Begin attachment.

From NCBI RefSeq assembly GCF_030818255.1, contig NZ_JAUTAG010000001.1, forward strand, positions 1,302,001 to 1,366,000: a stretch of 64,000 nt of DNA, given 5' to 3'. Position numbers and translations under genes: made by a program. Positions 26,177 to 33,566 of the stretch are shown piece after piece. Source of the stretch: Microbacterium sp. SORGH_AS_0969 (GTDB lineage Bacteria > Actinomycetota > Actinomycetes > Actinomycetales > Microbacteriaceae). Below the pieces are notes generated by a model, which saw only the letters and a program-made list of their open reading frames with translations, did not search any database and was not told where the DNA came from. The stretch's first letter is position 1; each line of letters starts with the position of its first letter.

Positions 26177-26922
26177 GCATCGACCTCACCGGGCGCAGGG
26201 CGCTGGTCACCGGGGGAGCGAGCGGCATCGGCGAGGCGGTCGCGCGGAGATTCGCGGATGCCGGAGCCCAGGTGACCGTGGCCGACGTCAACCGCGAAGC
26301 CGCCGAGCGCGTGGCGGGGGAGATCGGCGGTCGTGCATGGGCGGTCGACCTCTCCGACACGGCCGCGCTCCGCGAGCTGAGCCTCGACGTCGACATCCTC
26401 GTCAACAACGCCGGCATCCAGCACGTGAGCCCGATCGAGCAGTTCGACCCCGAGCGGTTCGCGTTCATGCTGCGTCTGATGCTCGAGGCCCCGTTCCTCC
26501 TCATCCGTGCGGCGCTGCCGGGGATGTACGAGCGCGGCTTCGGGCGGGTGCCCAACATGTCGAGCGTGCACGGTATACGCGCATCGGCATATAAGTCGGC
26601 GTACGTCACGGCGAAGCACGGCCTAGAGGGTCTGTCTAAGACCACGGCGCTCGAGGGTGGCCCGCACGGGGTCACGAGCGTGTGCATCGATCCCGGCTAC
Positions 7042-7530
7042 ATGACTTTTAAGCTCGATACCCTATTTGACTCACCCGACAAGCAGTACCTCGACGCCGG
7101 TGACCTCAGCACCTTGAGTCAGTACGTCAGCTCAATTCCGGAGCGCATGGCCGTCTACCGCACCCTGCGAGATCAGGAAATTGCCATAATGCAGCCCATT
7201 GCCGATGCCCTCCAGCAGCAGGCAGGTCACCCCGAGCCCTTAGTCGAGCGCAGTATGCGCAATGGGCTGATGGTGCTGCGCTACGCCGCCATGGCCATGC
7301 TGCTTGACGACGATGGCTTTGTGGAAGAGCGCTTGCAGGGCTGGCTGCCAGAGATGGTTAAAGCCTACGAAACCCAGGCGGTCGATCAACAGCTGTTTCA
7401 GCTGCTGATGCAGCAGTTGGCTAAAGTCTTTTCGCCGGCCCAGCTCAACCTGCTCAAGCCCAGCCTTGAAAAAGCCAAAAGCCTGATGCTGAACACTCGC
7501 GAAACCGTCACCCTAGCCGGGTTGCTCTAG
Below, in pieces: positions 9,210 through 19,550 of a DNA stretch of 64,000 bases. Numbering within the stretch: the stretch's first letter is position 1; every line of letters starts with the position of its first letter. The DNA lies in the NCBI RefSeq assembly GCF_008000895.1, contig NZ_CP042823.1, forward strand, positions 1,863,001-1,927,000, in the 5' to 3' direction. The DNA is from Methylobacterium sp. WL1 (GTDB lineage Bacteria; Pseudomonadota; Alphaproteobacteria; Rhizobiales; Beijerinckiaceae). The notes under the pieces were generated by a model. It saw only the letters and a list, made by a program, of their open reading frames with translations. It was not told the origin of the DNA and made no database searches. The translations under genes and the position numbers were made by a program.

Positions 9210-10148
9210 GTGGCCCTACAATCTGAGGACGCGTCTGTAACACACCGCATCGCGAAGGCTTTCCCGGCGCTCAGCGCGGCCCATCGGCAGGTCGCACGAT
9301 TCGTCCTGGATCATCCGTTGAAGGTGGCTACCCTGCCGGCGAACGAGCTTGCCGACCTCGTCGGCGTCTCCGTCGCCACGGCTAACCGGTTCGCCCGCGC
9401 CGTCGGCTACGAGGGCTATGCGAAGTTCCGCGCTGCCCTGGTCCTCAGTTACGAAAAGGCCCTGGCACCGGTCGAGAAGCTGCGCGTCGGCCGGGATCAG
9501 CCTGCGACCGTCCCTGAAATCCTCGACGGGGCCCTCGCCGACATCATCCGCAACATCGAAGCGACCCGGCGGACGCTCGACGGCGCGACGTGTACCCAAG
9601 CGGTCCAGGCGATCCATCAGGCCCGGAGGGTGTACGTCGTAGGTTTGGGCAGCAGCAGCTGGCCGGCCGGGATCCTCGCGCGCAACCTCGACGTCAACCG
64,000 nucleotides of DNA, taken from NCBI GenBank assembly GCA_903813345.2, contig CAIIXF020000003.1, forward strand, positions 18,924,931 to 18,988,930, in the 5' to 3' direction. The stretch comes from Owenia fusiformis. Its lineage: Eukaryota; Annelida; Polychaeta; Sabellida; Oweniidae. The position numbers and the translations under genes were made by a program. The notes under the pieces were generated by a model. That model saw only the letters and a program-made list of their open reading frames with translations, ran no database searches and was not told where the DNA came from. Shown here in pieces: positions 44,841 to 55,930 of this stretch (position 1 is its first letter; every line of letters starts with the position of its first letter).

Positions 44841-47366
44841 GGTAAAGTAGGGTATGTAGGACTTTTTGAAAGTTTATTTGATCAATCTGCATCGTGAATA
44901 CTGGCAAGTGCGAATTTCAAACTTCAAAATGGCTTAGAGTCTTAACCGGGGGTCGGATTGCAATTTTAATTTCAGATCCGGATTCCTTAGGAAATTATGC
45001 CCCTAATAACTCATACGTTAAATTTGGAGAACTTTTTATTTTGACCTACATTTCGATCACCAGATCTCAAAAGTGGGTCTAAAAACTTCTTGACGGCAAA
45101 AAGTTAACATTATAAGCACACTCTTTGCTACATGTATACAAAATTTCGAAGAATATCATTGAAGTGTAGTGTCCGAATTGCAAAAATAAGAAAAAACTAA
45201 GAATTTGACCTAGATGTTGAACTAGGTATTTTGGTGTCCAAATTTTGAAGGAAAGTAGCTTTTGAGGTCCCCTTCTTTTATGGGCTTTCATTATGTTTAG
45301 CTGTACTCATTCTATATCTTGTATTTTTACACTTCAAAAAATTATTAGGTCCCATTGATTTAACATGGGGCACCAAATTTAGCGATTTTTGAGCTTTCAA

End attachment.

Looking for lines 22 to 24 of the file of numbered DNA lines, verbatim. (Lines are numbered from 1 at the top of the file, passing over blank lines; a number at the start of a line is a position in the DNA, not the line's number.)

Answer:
9601 CGGTCCAGGCGATCCATCAGGCCCGGAGGGTGTACGTCGTAGGTTTGGGCAGCAGCAGCTGGCCGGCCGGGATCCTCGCGCGCAACCTCGACGTCAACCG
64,000 nucleotides of DNA, taken from NCBI GenBank assembly GCA_903813345.2, contig CAIIXF020000003.1, forward strand, positions 18,924,931 to 18,988,930, in the 5' to 3' direction. The stretch comes from Owenia fusiformis. Its lineage: Eukaryota; Annelida; Polychaeta; Sabellida; Oweniidae. The position numbers and the translations under genes were made by a program. The notes under the pieces were generated by a model. That model saw only the letters and a program-made list of their open reading frames with translations, ran no database searches and was not told where the DNA came from. Shown here in pieces: positions 44,841 to 55,930 of this stretch (position 1 is its first letter; every line of letters starts with the position of its first letter).

Positions 44841-47366